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New Discovery in the Study of Plant Dispersal

Researchers of the University of Debrecen have published an article on their research findings in Journal of Ecology. The focus of their investigation had been the ways migratory water birds can be instrumental in dispersing grains of the plants they consume.

In the process of the adaptation of species to the changing environment and to climate change, an important factor seems to be their ability to disperse. Experts in the related field of ecology have long suspected that migratory birds might be instrumental in transporting living organisms over long distances. Today, we are already aware of the fact that birds may carry viruses that can represent a hazard even to human beings, yet their role in this kind of dispersal has been underestimated up until quite recently.

“For a long time, the general belief has been that the important part of the process is mud stuck to the birds’ feet or grains appended to their plumage. However, it seems that the grains swallowed by them can successfully “survive” the journey through their alimentary canal,” said Attila V. Molnár, a professor at Department of Botany of the Faculty of Science and Technology.

Researchers at this department (including Ádám Lovas-Kiss, Balázs Vizi, Orsolya Vincze, and Attila V. Molnár) collected fecal samples from mallards Anas platyrhynchos, out of which a total of 21 diaspores were identified, of which 8 germinated. One such taxon was the floating watermoss Salvinia natans, providing us with the very first proof in the world about the fact that even aquatic ferns can be dispersed by endozoochory.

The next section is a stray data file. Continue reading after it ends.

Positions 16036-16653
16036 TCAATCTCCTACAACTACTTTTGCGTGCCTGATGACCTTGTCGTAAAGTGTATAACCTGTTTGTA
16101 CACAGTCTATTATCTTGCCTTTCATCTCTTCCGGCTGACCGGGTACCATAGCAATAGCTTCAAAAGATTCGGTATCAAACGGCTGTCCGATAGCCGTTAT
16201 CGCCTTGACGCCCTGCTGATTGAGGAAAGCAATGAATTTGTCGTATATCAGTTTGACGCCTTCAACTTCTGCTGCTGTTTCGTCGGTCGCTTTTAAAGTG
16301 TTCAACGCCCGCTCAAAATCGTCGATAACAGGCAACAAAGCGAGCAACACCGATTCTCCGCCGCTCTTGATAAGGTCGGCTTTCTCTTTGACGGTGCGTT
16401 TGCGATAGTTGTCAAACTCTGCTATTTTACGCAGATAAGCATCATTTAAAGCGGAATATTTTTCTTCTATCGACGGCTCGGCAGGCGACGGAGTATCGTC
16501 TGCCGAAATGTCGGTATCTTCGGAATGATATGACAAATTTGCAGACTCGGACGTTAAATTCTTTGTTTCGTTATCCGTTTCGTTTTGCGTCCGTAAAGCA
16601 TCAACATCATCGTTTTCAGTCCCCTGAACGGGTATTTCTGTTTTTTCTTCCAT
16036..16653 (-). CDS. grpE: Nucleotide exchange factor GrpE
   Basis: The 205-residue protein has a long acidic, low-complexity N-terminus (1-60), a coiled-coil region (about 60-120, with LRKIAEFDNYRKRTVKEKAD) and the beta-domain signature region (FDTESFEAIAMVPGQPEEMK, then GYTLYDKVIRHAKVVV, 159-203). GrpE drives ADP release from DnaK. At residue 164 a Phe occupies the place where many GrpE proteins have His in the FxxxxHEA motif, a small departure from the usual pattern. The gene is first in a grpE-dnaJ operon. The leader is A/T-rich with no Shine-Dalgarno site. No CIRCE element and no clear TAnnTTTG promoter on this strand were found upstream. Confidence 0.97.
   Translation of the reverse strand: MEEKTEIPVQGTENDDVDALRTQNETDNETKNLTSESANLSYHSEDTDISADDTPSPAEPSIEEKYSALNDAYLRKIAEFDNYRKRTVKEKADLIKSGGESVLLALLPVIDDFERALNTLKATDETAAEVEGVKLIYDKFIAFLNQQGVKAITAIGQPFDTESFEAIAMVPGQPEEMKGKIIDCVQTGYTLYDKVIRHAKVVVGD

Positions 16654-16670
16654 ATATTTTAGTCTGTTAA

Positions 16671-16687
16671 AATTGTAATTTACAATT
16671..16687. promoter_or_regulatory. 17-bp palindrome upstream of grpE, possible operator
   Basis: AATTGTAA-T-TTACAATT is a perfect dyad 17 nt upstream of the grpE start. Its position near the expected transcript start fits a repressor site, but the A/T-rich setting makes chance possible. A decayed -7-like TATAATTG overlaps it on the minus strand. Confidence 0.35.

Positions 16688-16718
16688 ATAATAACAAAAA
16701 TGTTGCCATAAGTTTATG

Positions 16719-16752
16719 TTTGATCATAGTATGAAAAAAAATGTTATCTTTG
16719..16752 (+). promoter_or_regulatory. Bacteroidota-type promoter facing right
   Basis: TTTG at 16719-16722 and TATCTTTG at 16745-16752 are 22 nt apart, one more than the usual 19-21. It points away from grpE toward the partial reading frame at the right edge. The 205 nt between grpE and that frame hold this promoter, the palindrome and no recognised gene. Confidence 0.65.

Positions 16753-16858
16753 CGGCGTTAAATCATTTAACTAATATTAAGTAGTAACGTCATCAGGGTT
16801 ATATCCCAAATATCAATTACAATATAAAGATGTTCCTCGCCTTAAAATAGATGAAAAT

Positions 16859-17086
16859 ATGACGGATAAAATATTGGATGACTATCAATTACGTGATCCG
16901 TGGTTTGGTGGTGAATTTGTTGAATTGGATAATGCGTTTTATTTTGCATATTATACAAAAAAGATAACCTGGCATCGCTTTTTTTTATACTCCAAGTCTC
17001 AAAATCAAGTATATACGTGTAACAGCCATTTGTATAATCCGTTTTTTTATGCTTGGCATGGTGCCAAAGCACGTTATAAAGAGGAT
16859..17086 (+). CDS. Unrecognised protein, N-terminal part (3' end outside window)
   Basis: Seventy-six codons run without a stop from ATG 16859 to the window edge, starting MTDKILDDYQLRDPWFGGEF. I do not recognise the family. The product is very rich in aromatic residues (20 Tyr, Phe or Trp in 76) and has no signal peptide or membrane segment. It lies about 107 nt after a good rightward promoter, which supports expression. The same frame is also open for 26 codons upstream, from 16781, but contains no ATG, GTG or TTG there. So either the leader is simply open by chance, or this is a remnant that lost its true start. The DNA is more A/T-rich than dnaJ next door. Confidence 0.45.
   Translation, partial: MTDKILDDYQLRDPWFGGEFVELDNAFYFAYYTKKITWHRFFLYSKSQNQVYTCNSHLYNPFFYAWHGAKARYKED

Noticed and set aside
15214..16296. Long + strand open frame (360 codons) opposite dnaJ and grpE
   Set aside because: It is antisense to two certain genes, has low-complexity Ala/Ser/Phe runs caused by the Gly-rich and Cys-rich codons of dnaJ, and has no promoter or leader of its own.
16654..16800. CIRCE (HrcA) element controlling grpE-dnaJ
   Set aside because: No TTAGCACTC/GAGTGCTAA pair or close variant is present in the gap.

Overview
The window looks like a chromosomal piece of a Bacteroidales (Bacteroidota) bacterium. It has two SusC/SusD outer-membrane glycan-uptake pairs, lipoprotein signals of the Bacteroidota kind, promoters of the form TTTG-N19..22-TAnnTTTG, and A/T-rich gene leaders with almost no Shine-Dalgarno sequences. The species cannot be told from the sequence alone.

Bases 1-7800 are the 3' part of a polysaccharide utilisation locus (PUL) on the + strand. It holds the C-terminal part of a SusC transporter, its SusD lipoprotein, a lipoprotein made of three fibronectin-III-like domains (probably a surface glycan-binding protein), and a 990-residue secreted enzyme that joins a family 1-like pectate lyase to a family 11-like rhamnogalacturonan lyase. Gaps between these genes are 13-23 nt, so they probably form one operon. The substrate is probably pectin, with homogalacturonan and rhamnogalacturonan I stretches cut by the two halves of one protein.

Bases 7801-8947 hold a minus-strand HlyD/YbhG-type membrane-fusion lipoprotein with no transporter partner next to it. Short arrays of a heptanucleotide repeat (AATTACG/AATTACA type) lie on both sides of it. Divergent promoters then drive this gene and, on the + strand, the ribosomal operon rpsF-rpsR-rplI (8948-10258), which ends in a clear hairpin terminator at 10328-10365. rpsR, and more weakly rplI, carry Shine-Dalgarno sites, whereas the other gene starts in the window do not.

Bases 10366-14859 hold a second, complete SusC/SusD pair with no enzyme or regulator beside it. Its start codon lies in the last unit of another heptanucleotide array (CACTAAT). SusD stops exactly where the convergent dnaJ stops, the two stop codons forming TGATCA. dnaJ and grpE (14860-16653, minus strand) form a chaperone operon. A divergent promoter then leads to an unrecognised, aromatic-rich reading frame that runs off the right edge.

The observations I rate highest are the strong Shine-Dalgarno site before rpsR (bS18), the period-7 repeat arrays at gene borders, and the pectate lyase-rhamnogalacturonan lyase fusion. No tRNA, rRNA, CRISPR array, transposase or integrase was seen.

“It needs to be emphasized that water birds can disperse not only aquatic but also terrestrial species. Thus, they may be instrumental in the long-distance dispersal of several species that normally travel shorter distances through wind dispersal (anemochory) or dispersal through water (hydrochory). As the grains can spend as long as 1 or 2 days inside the birds, they can travel as far as a thousand kilometers or even farther during this time,” said Attila V. Molnár.

All this can carry serious economic consequences as well: as the allochtonous species carried by human beings from one continent to another may cause substantial economic damage (like, for example, loss of production, pollen allergy, etc.). The aquatic fern Salvinia natans, for example, was transported to the Americas by people from the Old World, while the common ragweed Ambrosia artemisiifolia was brought to Europe from the Americas. When these plants make it across the ocean, their dispersal from that point onwards can be significantly facilitated by various birds.

The full text of the article is available at the homegpage of Journal of Ecology.

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